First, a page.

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Static Leads to Static

I’m almost beginning to wish I hadn’t switched my site to static generation. Not really, though. I’m very pleased with the way the site is performing, with how it looks, and with how easy it is to change things.

It’s just the non-static parts that I want to get working that are complex. By which I mean comments, of course, and Webmentions.

Comments are obvious. And the “obvious” way to make them work with a static site — and one that has good support built into Nikola, the generator application I’m using — is Disqus. But Disqus is known to track its users and show ads, and I don’t want that for anyone who might comment here.

So I’ve been trying other options. But none of them work as easily as you’d hope. There are always complexities, difficulties, bits you have to glue together or even build yourself.

So far I’ve tried:

  • Isso: you have to run a service on your site. I couldn’t get the service to respond.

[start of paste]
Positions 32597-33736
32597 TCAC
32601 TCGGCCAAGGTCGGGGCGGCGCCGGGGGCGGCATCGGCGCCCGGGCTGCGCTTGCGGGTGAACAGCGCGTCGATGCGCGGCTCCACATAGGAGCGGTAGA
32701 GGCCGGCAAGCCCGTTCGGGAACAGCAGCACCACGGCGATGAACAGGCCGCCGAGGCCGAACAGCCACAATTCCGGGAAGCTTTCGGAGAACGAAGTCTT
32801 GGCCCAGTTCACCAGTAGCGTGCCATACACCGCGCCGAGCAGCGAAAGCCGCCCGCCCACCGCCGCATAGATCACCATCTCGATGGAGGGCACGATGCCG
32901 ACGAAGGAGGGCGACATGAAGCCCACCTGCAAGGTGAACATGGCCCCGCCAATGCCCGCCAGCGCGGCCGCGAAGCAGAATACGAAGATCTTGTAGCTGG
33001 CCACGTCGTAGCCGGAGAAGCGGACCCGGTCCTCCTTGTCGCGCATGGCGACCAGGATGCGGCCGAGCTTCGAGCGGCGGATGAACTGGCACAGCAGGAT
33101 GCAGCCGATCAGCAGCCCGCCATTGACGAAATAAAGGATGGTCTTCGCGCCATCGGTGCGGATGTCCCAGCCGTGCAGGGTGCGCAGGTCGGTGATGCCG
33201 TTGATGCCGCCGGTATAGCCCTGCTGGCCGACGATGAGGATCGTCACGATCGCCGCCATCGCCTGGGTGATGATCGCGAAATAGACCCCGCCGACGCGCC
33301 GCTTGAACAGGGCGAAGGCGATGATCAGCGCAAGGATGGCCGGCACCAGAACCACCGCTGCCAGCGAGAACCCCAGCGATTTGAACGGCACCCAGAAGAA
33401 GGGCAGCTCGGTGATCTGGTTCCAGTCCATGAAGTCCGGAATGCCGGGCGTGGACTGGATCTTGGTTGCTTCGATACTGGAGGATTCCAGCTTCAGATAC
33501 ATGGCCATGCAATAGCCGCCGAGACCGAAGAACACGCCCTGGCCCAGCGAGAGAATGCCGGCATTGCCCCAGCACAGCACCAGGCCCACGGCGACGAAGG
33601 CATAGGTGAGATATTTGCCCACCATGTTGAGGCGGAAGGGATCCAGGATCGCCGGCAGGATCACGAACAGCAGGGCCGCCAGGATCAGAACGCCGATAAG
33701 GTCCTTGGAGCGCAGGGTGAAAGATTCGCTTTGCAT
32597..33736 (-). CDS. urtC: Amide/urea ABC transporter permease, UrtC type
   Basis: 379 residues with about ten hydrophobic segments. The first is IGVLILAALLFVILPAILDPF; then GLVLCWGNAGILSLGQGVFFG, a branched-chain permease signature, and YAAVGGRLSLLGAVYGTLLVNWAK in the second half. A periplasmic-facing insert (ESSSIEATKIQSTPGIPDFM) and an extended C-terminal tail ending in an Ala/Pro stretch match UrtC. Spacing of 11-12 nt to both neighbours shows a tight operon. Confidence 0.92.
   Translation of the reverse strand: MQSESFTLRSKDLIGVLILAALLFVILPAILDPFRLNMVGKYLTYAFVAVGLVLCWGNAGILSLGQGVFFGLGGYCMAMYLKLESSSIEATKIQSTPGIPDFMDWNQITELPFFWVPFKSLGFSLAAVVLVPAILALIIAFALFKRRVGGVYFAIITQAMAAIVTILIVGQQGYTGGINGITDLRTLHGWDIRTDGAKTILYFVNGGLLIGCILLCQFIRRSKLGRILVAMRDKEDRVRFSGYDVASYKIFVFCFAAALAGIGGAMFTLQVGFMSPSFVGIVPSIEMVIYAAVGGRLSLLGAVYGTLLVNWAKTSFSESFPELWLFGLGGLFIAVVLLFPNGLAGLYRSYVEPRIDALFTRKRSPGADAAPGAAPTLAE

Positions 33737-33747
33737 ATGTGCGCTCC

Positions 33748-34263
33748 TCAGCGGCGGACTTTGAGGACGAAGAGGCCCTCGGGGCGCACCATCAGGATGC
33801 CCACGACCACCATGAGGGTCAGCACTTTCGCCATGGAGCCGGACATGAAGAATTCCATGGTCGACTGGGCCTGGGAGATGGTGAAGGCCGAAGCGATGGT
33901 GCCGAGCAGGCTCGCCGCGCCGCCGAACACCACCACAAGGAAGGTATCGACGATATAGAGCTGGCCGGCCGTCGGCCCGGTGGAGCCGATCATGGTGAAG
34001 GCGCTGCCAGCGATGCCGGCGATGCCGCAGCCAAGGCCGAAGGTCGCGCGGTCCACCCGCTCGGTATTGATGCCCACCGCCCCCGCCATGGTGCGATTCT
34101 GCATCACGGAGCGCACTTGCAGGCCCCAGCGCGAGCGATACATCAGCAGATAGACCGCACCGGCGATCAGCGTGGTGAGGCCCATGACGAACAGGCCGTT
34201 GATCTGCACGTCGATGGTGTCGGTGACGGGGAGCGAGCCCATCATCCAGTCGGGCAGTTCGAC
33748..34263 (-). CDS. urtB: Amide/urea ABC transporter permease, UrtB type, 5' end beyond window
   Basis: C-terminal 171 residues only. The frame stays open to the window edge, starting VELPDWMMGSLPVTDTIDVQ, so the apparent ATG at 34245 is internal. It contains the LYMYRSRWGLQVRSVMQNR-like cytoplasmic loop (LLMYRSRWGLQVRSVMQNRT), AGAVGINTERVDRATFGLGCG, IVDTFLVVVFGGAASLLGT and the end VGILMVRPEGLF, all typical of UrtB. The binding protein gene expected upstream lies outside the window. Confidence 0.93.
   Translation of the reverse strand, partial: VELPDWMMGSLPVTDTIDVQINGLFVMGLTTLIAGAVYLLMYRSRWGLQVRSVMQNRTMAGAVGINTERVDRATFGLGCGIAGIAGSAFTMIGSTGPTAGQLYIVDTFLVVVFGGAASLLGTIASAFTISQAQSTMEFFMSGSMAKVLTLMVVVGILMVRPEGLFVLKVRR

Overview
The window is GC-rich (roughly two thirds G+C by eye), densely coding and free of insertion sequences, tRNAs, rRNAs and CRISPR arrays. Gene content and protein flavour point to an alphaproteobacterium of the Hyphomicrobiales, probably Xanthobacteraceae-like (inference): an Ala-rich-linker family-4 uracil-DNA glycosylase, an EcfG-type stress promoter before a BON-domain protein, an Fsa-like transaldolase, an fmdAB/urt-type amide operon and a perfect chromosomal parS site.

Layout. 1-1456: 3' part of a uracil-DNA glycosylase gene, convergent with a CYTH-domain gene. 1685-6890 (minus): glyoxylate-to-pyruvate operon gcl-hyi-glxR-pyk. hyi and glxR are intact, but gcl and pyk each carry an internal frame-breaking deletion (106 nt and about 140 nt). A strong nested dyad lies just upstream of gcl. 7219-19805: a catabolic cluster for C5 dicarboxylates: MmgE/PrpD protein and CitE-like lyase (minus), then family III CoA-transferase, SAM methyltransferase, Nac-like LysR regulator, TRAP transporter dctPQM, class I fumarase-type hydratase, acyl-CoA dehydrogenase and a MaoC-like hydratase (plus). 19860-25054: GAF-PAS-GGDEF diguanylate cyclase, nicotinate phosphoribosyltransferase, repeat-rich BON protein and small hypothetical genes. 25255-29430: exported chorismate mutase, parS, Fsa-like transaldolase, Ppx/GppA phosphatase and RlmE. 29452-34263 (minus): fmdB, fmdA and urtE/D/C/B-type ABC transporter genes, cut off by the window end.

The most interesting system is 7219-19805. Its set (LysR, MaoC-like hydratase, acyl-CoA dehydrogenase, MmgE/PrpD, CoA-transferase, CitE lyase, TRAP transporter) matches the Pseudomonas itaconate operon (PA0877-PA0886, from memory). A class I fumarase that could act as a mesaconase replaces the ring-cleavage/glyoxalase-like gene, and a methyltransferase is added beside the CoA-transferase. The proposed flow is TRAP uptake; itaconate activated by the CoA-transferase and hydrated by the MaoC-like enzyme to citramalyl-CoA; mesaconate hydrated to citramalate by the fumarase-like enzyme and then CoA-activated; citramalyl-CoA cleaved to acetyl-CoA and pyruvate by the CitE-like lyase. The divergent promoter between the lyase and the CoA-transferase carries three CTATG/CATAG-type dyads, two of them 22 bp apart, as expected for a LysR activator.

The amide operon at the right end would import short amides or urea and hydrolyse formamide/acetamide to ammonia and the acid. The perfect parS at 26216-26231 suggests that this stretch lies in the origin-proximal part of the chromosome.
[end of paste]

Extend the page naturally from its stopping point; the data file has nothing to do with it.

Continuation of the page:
• Staticman: I couldn’t get its service to start. A problem with configuring the private key setting.
  • Remarkbox: at the time of writing this is still active, but I’m not sure I’ll keep it. It works like Disqus, in that the comments are hosted on a third-party site, which is not really in keeping with the whole static site/indieweb ethos. It’s not advertising driven like Disqus, but it behaves a bit strangely, at least on here. We’ll see, though.

Lots of blogs manage without comments, of course, including many of the most successful and long-running ones. But I’ve always had a fondness for them. They were building communities online long before there was a Facebook or a Twitter.

The other way to join the conversation is to send and accept Webmentions. I won’t try to explain those here, but again, there’s a certain amount of infrastructure needed to get them working, and I’m not quite there yet.

Still, it all means I’m learning things, which is good. And my posts and pages are just text files, which is as they should be.

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